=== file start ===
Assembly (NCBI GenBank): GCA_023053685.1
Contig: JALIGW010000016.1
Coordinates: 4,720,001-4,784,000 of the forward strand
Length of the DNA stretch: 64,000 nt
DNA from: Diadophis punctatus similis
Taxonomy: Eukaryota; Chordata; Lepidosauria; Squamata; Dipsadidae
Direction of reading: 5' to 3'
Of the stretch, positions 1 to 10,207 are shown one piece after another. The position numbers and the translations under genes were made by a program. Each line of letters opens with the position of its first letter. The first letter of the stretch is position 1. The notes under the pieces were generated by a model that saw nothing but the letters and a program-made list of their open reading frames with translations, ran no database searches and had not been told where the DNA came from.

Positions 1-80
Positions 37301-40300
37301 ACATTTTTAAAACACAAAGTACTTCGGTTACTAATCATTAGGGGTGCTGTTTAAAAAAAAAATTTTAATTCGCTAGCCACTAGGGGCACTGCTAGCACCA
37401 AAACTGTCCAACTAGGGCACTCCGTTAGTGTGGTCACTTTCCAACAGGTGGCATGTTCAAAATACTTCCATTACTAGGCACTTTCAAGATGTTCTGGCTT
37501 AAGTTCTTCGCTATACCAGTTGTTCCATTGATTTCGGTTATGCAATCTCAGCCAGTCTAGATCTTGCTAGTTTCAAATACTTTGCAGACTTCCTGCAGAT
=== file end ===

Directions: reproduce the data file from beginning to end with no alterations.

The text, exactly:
Assembly (NCBI GenBank): GCA_023053685.1
Contig: JALIGW010000016.1
Coordinates: 4,720,001-4,784,000 of the forward strand
Length of the DNA stretch: 64,000 nt
DNA from: Diadophis punctatus similis
Taxonomy: Eukaryota; Chordata; Lepidosauria; Squamata; Dipsadidae
Direction of reading: 5' to 3'
Of the stretch, positions 1 to 10,207 are shown one piece after another. The position numbers and the translations under genes were made by a program. Each line of letters opens with the position of its first letter. The first letter of the stretch is position 1. The notes under the pieces were generated by a model that saw nothing but the letters and a program-made list of their open reading frames with translations, ran no database searches and had not been told where the DNA came from.

Positions 1-80
Positions 37301-40300
37301 ACATTTTTAAAACACAAAGTACTTCGGTTACTAATCATTAGGGGTGCTGTTTAAAAAAAAAATTTTAATTCGCTAGCCACTAGGGGCACTGCTAGCACCA
37401 AAACTGTCCAACTAGGGCACTCCGTTAGTGTGGTCACTTTCCAACAGGTGGCATGTTCAAAATACTTCCATTACTAGGCACTTTCAAGATGTTCTGGCTT
37501 AAGTTCTTCGCTATACCAGTTGTTCCATTGATTTCGGTTATGCAATCTCAGCCAGTCTAGATCTTGCTAGTTTCAAATACTTTGCAGACTTCCTGCAGAT